How to Reduce Your Cancer Risk



While there is no sure-fire way to fully prevent cancer, many women can make changes to their lifestyles and habits to help reduce their risks. Eating a healthy diet and exercising can help to prevent many of the most common cancers. Avoiding exposure to pollution, the sun's ultraviolet rays, and tobacco smoke can help to reduce cancer risk.



If you have a family history of cancer or have a history of participating in behaviors that can increase your cancer risk, such as sunbathing, smoking, or drinking a lot of alcohol, be sure to speak with your doctor to learn more about your screening options and what else you can do to protect your health.



Take Our Free CancerAware Risk Assessment Test

Early detection of cancer saves lives. If you are concerned about your risks of developing cancer or another health issue, take any of our free HealthAware risk assessment tests.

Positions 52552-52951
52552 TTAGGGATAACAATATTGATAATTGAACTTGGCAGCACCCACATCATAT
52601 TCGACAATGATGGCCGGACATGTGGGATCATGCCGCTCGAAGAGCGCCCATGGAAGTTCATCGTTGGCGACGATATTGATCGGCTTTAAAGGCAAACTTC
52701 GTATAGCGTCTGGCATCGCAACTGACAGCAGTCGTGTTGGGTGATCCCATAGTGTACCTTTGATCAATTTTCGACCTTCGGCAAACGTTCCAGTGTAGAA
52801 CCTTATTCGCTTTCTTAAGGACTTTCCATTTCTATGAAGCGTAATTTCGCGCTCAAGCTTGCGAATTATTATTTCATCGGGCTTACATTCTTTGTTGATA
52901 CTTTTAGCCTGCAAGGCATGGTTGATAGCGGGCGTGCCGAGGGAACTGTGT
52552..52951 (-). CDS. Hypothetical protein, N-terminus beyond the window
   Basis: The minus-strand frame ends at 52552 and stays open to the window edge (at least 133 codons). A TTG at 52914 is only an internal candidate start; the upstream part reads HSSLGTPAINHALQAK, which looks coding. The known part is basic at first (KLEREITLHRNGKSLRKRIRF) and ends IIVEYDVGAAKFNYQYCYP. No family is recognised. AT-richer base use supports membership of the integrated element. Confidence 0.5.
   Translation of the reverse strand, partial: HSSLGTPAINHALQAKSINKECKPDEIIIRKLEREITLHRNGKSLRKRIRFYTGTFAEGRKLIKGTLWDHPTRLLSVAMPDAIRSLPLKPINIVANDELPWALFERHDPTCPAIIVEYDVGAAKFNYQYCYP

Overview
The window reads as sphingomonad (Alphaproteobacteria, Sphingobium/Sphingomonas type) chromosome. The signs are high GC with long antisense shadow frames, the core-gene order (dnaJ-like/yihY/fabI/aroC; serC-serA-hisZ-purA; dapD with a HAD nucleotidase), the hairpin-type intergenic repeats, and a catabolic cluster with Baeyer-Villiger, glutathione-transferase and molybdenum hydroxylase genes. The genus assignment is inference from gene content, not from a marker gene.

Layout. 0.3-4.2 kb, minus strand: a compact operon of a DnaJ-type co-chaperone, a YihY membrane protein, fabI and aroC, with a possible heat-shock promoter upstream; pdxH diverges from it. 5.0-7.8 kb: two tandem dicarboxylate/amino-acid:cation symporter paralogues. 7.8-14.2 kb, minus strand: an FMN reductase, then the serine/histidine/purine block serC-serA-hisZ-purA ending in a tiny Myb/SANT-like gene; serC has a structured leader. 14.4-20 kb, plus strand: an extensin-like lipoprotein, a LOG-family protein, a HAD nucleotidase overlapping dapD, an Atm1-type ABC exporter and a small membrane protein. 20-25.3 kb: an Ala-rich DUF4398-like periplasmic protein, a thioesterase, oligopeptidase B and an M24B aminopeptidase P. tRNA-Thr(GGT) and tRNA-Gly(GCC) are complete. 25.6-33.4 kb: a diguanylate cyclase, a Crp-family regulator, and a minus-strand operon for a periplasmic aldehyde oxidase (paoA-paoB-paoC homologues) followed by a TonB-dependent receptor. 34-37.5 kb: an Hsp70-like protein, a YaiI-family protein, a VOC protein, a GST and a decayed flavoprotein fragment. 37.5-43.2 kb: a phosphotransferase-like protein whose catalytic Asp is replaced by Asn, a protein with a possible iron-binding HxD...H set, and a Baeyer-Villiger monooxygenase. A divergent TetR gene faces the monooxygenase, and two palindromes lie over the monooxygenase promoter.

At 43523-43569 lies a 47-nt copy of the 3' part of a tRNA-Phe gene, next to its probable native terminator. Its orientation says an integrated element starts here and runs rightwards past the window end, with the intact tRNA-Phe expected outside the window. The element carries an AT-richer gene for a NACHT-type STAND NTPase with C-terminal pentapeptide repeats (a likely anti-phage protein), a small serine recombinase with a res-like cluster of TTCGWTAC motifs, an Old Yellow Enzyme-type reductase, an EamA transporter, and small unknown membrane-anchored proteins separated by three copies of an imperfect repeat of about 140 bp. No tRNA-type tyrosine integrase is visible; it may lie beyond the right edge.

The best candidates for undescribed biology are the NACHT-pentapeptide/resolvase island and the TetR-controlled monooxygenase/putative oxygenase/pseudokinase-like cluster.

Sponsored by 



Sources:  

1. Cancer Facts and Figures 2020, American Cancer Society, https://www.cancer.org/content/dam/cancer-org/research/cancer-facts-and-statistics/annual-cancer-facts-and-figures/2020/cancer-facts-and-figures-2020.pdf

2. Cancer and Women, Centers for Disease Control, https://www.cdc.gov/cancer/dcpc/resources/features/womenandcancer/index.htm

3. Cancer Facts for Women, American Cancer Society https://www.cancer.org/healthy/find-cancer-early/womens-health/cancer-facts-for-women.html

4. Can Lung Cancer Be Found Early?, American Cancer Society, https://www.cancer.org/cancer/lung-cancer/detection-diagnosis-staging/detection.html

5. What Can I Do to Reduce My Risk of Cervical Cancer, Centers for Disease Control, https://www.cdc.gov/cancer/cervical/basic_info/prevention.htm

6. Endometrial Cancer, Mayo Clinic, https://www.mayoclinic.org/diseases-conditions/endometrial-cancer/symptoms-causes/syc-20352461

7. Ovarian Cancer, MedlinePlus, https://medlineplus.gov/ovariancancer.html

8. Can Ovarian Cancer Be Found Early, American Cancer Society, https://www.cancer.org/cancer/ovarian-cancer/detection-diagnosis-staging/detection.html

9. Common Cancer Types, American Cancer Society, https://www.cancer.gov/types/common-cancers



Copyright © 2020 Parrish Healthcare